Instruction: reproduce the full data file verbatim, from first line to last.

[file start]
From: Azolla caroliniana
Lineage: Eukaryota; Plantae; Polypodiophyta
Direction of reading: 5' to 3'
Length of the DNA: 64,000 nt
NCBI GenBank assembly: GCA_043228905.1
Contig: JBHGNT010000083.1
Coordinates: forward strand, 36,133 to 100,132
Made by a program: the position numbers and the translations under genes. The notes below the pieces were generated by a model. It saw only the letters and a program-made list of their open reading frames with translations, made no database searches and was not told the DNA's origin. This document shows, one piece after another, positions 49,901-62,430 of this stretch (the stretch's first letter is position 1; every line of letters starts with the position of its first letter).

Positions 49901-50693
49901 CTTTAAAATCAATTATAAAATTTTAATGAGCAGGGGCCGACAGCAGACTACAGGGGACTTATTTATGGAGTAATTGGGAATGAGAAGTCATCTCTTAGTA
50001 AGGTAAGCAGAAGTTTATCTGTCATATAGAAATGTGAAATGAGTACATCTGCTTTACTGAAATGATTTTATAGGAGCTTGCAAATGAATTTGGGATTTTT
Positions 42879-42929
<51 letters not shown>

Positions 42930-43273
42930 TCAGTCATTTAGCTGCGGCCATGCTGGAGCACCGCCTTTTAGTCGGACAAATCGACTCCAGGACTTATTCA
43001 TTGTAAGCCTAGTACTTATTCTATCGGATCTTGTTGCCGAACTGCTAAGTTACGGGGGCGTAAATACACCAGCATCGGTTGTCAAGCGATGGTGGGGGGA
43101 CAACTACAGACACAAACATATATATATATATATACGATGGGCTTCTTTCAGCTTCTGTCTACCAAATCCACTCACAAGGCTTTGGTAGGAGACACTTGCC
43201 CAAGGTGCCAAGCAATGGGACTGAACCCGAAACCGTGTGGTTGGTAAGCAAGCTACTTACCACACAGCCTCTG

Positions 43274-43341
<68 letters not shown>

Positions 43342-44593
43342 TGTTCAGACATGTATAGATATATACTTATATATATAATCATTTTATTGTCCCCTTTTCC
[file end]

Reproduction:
From: Azolla caroliniana
Lineage: Eukaryota; Plantae; Polypodiophyta
Direction of reading: 5' to 3'
Length of the DNA: 64,000 nt
NCBI GenBank assembly: GCA_043228905.1
Contig: JBHGNT010000083.1
Coordinates: forward strand, 36,133 to 100,132
Made by a program: the position numbers and the translations under genes. The notes below the pieces were generated by a model. It saw only the letters and a program-made list of their open reading frames with translations, made no database searches and was not told the DNA's origin. This document shows, one piece after another, positions 49,901-62,430 of this stretch (the stretch's first letter is position 1; every line of letters starts with the position of its first letter).

Positions 49901-50693
49901 CTTTAAAATCAATTATAAAATTTTAATGAGCAGGGGCCGACAGCAGACTACAGGGGACTTATTTATGGAGTAATTGGGAATGAGAAGTCATCTCTTAGTA
50001 AGGTAAGCAGAAGTTTATCTGTCATATAGAAATGTGAAATGAGTACATCTGCTTTACTGAAATGATTTTATAGGAGCTTGCAAATGAATTTGGGATTTTT
Positions 42879-42929
<51 letters not shown>

Positions 42930-43273
42930 TCAGTCATTTAGCTGCGGCCATGCTGGAGCACCGCCTTTTAGTCGGACAAATCGACTCCAGGACTTATTCA
43001 TTGTAAGCCTAGTACTTATTCTATCGGATCTTGTTGCCGAACTGCTAAGTTACGGGGGCGTAAATACACCAGCATCGGTTGTCAAGCGATGGTGGGGGGA
43101 CAACTACAGACACAAACATATATATATATATATACGATGGGCTTCTTTCAGCTTCTGTCTACCAAATCCACTCACAAGGCTTTGGTAGGAGACACTTGCC
43201 CAAGGTGCCAAGCAATGGGACTGAACCCGAAACCGTGTGGTTGGTAAGCAAGCTACTTACCACACAGCCTCTG

Positions 43274-43341
<68 letters not shown>

Positions 43342-44593
43342 TGTTCAGACATGTATAGATATATACTTATATATATAATCATTTTATTGTCCCCTTTTCC